Weather closes schools, universities; keeps workers home

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LAWRENCE, Kan. (AP) -

Kansas school districts and universities are canceling classes and many state employees were told to stay home after another round of winter weather.

With about three-fourths of the state under a winter weather advisory, Gov. Jeff Colyer ordered the closure of state government through Thursday for nonessential employees in Shawnee County.

The University of Kansas, Wichita State University, Emporia State University, Newman University and Haskell Indian Nations University closed Thursday. Snow days also were declared in school districts in Lawrence, Wichita, Hutchinson, and several in the Kansas City metropolitan area.

One more round of freezing rain for Wichita

In Wichita, a driver was rescued from a vehicle that slid into the frigid Arkansas River.

And at the Kansas City International Airport in Missouri, about two dozen morning flights were canceled and another eight delayed because of the weather.
 

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    A parent at Campus High School in Haysville designed a special T-shirt so students and staff can show support, and the screen presses are hard at work.

    A parent at Campus High School in Haysville designed a special T-shirt so students and staff can show support, and the screen presses are hard at work.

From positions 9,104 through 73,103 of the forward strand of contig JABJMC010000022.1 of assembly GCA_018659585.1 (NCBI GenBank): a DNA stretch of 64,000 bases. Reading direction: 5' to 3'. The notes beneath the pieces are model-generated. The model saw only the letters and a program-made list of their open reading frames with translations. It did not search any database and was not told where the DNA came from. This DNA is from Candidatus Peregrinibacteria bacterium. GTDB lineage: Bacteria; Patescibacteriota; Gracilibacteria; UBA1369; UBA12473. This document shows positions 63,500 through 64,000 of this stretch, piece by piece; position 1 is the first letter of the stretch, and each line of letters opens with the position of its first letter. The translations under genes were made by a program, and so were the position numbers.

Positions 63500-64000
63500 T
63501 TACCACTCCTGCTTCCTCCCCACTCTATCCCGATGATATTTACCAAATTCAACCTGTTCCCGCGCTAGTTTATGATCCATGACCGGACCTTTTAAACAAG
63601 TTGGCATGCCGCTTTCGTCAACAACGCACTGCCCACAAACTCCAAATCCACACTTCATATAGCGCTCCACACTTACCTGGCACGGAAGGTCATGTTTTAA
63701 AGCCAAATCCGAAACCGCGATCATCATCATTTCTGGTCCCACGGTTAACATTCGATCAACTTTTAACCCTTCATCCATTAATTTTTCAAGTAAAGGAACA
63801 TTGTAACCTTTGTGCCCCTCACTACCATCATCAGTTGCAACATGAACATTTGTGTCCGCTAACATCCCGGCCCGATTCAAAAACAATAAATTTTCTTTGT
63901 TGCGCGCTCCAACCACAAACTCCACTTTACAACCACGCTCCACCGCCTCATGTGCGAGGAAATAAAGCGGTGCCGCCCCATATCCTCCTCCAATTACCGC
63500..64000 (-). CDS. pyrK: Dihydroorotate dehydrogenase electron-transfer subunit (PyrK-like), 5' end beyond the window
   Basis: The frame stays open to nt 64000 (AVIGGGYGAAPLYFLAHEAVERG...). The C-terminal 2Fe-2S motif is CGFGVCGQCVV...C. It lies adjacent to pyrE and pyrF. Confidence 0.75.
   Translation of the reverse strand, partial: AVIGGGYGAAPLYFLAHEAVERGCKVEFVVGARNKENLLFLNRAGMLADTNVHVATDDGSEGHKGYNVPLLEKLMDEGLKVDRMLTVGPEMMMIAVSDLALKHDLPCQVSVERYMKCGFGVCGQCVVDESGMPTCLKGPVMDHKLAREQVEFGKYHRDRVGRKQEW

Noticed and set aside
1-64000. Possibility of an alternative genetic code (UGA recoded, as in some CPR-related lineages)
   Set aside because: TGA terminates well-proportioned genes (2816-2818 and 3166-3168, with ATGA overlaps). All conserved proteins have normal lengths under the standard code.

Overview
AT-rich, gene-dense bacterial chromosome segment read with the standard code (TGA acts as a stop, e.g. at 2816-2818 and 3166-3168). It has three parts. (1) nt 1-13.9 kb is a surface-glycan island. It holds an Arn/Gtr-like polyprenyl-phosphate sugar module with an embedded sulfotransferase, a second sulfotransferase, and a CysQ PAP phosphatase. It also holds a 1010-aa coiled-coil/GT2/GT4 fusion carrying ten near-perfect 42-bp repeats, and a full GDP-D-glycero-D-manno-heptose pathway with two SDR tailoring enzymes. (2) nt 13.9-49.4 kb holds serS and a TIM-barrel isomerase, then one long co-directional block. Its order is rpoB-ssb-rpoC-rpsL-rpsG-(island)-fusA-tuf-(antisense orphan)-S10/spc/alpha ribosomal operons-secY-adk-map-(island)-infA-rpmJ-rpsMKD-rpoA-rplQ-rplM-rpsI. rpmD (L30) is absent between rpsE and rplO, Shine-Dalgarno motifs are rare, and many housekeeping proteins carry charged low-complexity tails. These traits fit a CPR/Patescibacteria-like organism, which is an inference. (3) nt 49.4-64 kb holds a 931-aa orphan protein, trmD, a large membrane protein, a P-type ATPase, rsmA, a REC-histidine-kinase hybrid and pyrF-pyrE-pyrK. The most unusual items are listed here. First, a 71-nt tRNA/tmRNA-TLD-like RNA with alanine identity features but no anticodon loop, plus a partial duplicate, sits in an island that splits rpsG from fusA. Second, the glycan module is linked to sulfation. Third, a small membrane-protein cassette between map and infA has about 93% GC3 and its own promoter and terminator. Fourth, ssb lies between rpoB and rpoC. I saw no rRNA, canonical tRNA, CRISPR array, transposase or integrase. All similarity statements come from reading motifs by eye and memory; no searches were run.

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    Students plan ways to honor Deputy Kunze

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    Kansas school kids are learning about civic participation as they help the community mourn the loss of Sedgwick County Deputy Robert Kunze.  Many local schools are asking their kids to wear blue Friday.  And that's not all.

  • Schools prepare to handle opioid overdoses

    MGN OnlineMGN Online

    As the opioid crisis continues to roll across the country, your child’s school could be the site of the next wave. Opioid overdoses are hitting young people particularly hard. Nationwide the number of opioid related deaths among 15 to 24-year-olds has jumped 33%, according to the Centers for Disease Control (CDC). Some Kansas schools are getting ready now to deal with opioid overdoses. 

    As the opioid crisis continues to roll across the country, your child’s school could be the site of the next wave. Opioid overdoses are hitting young people particularly hard. Nationwide the number of opioid related deaths among 15 to 24-year-olds has jumped 33%, according to the Centers for Disease Control (CDC). Some Kansas schools are getting ready now to deal with opioid overdoses. 

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